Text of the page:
Town Clerk, A. P. Young; Assessor, Benj. Bums; Collector, Allen Graves; Overseer of the Poor, Jacob Baker;
Commissioners of highways, John A. Robertson, Edward Vennum, Stephen Jeffers; Constables: A. A. Richmond, J. N.
Vennum; Justices of the Peace, D. B. Young, Reed Wilbur. At the regular meeting, April 11, 1853, the committee
chosen at the previous annual meeting to draft by-laws, presented the following preamble and resolution: "WHEREAS,
The by-laws passed by your town meeting (though said not to be valid in law) have proved all sufficient for the
promotion of peace and good will between neighbors, therefore, Resolved, That we pass no other by-laws or
restrictions whatever, but abide by the ancient land marks." At the same meeting $35 was voted to pay officers and
other incidental expenses of the town for the current year. April 5, 1854, by a vote of twenty-one to two, the town
decided to raise by taxation $600 to build a house for the use of the town, at or near Unionville, provided School
District No. 1 raise by taxation or other $900, to be used conjointly with the town funds, the upper story to be
used by the town for town purposes, and the lower story by the School District for school purposes. In 1855 a tax
of $275 was levied to build a bridge across creek at Unionville. In 1856 the citizens of the town voted in favor of
selling the township’s interest in the town house to the School District. In 1864, a vote of 40 to 2, the town
voted a tax for the purpose of paying bounties soldiers, and in 1865 a further tax for bounties was voted by 32 to
1. In 1865 the township paid soldiers a bounty of $100, and levied a tax of three-eighths of one per cent, to pay
war indebtedness. In 1869 Messrs. J. T. Atkinson, John Kent, and Edward Vennum, were appointed to take charge of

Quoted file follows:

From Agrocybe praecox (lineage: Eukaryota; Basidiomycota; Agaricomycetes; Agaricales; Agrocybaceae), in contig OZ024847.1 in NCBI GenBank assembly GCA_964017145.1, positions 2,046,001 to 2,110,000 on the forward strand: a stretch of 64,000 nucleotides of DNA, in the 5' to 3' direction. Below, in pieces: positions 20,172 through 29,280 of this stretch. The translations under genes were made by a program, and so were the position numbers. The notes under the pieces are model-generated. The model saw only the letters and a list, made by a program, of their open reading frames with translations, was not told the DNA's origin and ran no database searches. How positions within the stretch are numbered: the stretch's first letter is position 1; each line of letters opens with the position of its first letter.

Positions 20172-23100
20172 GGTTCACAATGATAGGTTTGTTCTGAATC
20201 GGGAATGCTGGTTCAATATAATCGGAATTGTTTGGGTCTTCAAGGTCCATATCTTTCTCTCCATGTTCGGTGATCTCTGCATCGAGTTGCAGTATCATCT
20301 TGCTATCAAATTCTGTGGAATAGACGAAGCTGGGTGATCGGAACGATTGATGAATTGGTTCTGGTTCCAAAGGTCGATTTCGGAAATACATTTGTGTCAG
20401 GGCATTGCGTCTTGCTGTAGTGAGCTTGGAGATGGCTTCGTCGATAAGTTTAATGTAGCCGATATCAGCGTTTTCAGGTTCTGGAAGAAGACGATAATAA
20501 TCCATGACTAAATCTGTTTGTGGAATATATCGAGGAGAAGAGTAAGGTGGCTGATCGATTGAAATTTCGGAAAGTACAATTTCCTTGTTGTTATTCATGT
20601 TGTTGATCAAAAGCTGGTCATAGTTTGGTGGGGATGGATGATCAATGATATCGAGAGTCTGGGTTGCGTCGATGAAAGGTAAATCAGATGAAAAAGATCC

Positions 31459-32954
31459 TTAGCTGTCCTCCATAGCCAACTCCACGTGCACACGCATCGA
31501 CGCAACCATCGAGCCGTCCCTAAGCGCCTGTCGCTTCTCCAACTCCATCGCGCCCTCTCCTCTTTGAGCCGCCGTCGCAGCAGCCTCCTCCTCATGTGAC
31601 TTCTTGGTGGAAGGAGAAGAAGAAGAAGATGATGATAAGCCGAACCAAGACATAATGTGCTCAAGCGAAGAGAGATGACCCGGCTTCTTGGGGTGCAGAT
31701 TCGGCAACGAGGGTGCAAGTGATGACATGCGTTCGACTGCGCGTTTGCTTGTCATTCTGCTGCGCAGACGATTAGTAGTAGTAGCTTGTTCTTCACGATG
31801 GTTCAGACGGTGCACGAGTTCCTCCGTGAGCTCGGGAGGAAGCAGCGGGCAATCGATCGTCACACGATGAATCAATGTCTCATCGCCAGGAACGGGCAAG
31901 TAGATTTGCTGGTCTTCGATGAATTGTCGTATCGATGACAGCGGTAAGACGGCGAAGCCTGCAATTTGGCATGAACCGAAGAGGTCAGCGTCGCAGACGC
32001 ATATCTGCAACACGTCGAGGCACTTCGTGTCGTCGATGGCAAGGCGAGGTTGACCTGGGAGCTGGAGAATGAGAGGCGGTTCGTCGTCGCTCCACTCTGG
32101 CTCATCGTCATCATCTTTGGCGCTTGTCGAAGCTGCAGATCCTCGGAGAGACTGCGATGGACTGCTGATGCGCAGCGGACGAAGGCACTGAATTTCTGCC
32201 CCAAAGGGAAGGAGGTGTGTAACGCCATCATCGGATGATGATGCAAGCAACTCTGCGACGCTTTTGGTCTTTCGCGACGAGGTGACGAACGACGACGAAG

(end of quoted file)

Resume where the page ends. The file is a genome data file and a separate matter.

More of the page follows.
the burial ground of the township, donated by Mr. Brown, and to keep the same in repair. In 1870 the citizens of
the township adopted resolutions instructing their Supervisor to oppose any appropriations for the new poor house;
and also instructing him to advocate the plan of each town caring for its own poor.
The following have been the town officers of Union Grove from its organization in
1852 , to the present:
Supervisor:-1852-’53, William C. Snyder; 1854, Henry Boyer; 1855, John Kent;
1856-’57, Charles J. Goodwin; 1858, Daniel B. Young; 1859-’65, Joshua T. Atkinson; 1866-’67, Edward V. Lapham;
1868, Henry C. Fellows; 1869-’71, G. L. Hough; 1872-’74, James 0. A. Bennett; 1875- 77, Robert E. Logan.
Town Clerk: 1852-'54, Aaron P. Young; 1855, A. A. Hulett; 1856, B.H. Benton; 1857-59,
Wm. B. Baker; 1860’-62, E. G. Topping; 1863, B. K. Jackson; 1864, A. P. Young; 1865, W. F. Twining; 1866.-’67, E.
G. Topping; 1868-’72, S. R. Hall; 1873, E.G. Topping; 1874, 5, R. Hall; 1876, M. D. Strunk; 1876-’77, S.R.
Assessors: 1852, Benj. Burns; 1853, Jacob Baker; 1854-’55, Allen Graves; 1856-’57, B.
A. Pollard; 1858-’60, Wm. Topping; 1861, Edward Vennum; 1862, J. 0. A. Bennett; 1863-.’67, A. A. Hulett; 1868-70,
A. B. Gibbs; 1871, Edward Vennuin; 1872, A. B. Gibbs; 1873, A. M. Teller; 1874-’77, A. B. Gibbs.
Collectors: 1852, Allen Graves; 1853-55, A. A. Richmond; 1856, A. A. Hulett;
1857-’58, J. A. Fisher; 1858-’60, B. A. Pollard; 1861-’62,,..W. H. Pollard; 1863, B. G. Topping; 1864-’67, Wm.
Lane; 1868, A. B. Tripp; 1869, E. G. Topping; 1870-’72, M. J. Phinney; 1873, J. H. Hulett; 1874, B. L. Able;
1874-77, B. Bonebrake.
Justices of the Peace:-1852, D. B. Young, Reed Wilbur; 1856, E. V. Laphain, D. B.
Young; 1857, Win. Lane; 1860, Win. Lane, B. V. Lapham; 1862, E. A. Pollard; 1864, N. S. Green, E. V. Lapham; 1867,
E. A. Pollard; 1868, J. V. Jackson, E. A. Pollard; 1872, J. Y. Jackson, Win. Topping; 1877, A. A. Hulett, Frank
The Assessor’s book of Union Grove township for 1877, shows 14,525 acres of improved
land, and 7,988 acres of unimproved; improved lots, 20; unimproved, 22. The total assessed value of all lands is
$334,715. No. of horses, 397; cattle, 1,385; mules and asses, 18; sheep, 178; hogs, 1,926; carriages and wagons,
121; sewing and knitting macbines, 90; melodeons and organs, 29. Value of personal property, $53,983; railroad
property, $26,141; assessed value of all property, $422,844.
The population of Union Grove in 1870 was 1,070, of which number 903 were of native
birth, and 167 of foreign birth. The estimated population of the township in 1870 is 1,200.. Popular vote in
November 1876, 247.
Union Grove is ninety-six feet above low water mark in Lake Michigan, and six hundred
and forty-five feet above the level of the sea, taking the Chicago & Northwestern Railroad track as the point